Back in the 1940s, turning Americans onto the tangy taste of yogurt wasn’t an easy sell.
It seems many of our grandparents turned their noses up at the idea of sour, fermented milk.
“The tart taste was totally unfamiliar to Americans, and that was really the biggest hurdle,” says Michael Neuwirth, a spokesman for the Dannon Company.
When Daniel Carasso, the son of the company’s founder, immigrated to New York, he found Americans’ sweet tooth ran strong. So Carasso and his partners decided to try something new. Why not add sugary, fruit puree to the bottom of each cup?
“It sweetened the taste and made it more palatable to Americans,” Neuwirth says. And within a few years, the business was thriving.
Our cultural preference for sweet hasn’t waned much, Neuwrith says. “The vast majority of yogurt we make — and that Americans buy — is sweetened and flavored.”
We’ve all seen it: The present-day yogurt aisle is part dessert menu (like this coconut creme pie-flavored yogurt), part cocktail list (Yoplait Piña Colada yogurt). There’s even candy yogurts with bits of jelly beans and chocolates, such as M & Ms.
But some yogurt makers are saying it’s time to dial back on the sugar — and the artificial sweeteners, too.
“In most places where the yogurt culture started out — [the] Middle East, India — where yogurt has its longest routes, everybody eats yogurt savory,” Fout says. (My colleague Maria Godoy will explore the astonishing variety of ways the world cooks with and eats yogurt in a story later Friday.)
Fout gave up his career as a Wall Street trader to start a yogurt company with his Lebanese-born wife.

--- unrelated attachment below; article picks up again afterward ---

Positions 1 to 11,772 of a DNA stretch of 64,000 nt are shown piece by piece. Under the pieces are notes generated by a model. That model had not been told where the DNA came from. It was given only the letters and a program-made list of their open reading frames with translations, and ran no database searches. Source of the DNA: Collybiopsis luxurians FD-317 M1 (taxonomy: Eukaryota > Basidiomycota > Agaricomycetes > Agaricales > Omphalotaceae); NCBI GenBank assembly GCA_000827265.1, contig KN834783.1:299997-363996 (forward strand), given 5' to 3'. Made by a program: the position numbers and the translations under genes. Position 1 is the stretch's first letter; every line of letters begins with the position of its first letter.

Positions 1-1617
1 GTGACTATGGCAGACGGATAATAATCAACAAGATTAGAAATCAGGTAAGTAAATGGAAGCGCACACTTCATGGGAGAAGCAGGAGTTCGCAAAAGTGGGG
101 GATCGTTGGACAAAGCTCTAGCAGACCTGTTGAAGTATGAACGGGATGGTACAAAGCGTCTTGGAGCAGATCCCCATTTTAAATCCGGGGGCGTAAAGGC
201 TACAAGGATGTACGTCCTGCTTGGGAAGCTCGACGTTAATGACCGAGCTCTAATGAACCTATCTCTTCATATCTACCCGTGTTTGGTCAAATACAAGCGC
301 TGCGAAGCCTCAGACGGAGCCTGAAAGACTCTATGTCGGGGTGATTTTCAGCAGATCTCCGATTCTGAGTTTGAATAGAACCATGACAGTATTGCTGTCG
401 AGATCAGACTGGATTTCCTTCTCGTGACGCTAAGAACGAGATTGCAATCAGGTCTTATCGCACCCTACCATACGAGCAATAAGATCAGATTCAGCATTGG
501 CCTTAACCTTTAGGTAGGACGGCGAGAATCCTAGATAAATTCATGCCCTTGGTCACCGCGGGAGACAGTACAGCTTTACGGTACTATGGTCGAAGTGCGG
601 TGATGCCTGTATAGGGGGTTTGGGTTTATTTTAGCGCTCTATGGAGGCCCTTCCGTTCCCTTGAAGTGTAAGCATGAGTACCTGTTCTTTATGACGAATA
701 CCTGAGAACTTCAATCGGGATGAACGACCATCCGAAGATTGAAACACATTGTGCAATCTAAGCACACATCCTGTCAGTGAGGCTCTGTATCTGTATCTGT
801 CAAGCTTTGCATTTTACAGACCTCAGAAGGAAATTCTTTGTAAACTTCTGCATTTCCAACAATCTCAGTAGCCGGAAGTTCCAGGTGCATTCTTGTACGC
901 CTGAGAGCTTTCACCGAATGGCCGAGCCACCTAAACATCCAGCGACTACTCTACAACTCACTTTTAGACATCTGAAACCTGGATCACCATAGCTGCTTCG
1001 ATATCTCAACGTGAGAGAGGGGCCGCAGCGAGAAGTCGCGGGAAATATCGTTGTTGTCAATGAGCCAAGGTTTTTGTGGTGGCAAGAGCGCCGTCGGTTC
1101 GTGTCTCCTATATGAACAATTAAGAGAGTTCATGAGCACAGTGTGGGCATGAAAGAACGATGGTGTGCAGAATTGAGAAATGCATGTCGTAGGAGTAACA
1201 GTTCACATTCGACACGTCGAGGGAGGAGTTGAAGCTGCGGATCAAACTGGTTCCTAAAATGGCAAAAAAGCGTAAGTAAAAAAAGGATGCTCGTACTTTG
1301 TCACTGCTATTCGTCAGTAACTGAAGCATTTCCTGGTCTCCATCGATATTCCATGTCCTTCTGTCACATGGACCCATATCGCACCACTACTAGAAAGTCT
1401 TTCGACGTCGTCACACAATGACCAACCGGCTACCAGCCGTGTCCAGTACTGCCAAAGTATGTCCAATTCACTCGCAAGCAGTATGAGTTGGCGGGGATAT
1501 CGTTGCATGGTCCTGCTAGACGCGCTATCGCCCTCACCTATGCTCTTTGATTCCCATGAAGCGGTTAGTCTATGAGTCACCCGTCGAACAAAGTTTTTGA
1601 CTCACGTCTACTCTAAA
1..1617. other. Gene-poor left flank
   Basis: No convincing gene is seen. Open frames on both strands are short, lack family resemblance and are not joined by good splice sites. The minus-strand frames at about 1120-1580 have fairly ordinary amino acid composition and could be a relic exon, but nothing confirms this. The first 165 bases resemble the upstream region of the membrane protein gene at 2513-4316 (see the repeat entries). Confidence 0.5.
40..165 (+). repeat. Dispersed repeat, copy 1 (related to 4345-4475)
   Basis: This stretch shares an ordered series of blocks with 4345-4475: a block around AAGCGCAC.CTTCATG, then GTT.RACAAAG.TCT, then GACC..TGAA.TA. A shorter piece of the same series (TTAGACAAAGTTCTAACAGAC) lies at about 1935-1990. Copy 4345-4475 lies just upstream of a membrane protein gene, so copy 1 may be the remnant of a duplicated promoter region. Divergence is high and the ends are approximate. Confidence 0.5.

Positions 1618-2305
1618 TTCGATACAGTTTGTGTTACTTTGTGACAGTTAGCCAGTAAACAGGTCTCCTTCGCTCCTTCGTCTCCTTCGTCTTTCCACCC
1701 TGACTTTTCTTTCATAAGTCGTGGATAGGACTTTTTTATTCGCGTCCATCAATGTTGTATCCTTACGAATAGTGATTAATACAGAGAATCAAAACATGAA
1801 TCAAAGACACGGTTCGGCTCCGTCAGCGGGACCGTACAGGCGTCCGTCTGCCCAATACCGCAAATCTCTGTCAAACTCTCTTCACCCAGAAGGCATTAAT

“The thing we’re trying to do by putting savory in our name — and saying it doesn’t have to be sweet — is to get people eating yogurt in other ways,” he says.
He says that when his wife first introduced him to the traditional Lebanese-style yogurt, made with just milk, cultures and sea salt, it was a revelation.
“I mean, when I was a kid, if you’d told me I was going to eat plain yogurt, I would have told you, ‘You’re nuts!’ ” Fout says.
But when he fell in love with his wife, he says, he also fell for the yogurt she introduced him to.
“It’s delicious,” Fout says.
Sohha Savory Yogurt is sold at grocery stores in the Northeast, and it also has a yogurt stand at Chelsea Market in New York City, where the company sells yogurts topped off with olive oil infused with the company’s own spice blends.
One blend is made with classic Middle Eastern spices, za’tar and sumac, “so you get the bright citrusy flavor of sumac that matches with the tanginess of the yogurt,” explains Fout. “It’s delicious to eat with crudites or some pita chips.”
Another combination pairs the cooling tang of yogurt with the heat of peppers. He’s keen on jalapeño or habanero. “Finishing sea salts are nice, too,” Fout says.
And he says customers are warming up to the novelty of what he’s selling.
“I’ll try anything once,” Gene DePiro tells us, as she wanders by the Sohha yogurt stand. She and friend Bridget Mullins decide to give it a try.
DePiro takes a sample of plain yogurt and makes a quick declaration: “Not my style of yogurt.” She’ll stick with flavored, sweet yogurts, thank you.
But the taste wins Mullins over. “It’s so good. It’s really smooth,” she gushes. “And it’s got a luscious consistency.”
This makes her look at yogurt in a new way. “I always think of yogurt as a breakfast food,” Mullins says. But now, she’s got a new idea for lunch.
And she just may be onto the latest trend. According to a report from market-research firm Mintel, “While the majority of leading yogurt flavors are sweet, the spread of savory offerings … may portend the next shift in the category.”
Mintel analyst Beth Bloom tells us that international influences are definitely being seen in new yogurt product launches.
“We’re seeing yogurt with cucumber, which could be compared to tzatziki,” and there are new yogurt-based dips inspired by Indian-style raita.
It’s still a small part of the market, but it’s growing.
“In the past year, there has been a pretty big jump in yogurt products claiming to be lower sugar,” or reduced or no-sugar, explains Bloom.
Nine percent of new yogurt products made such claims this year, compared to just 4 percent the year before. Which means that sweet won’t go away any time soon.
Sugar sells. But savory seems to have it its foot in the refrigerator door.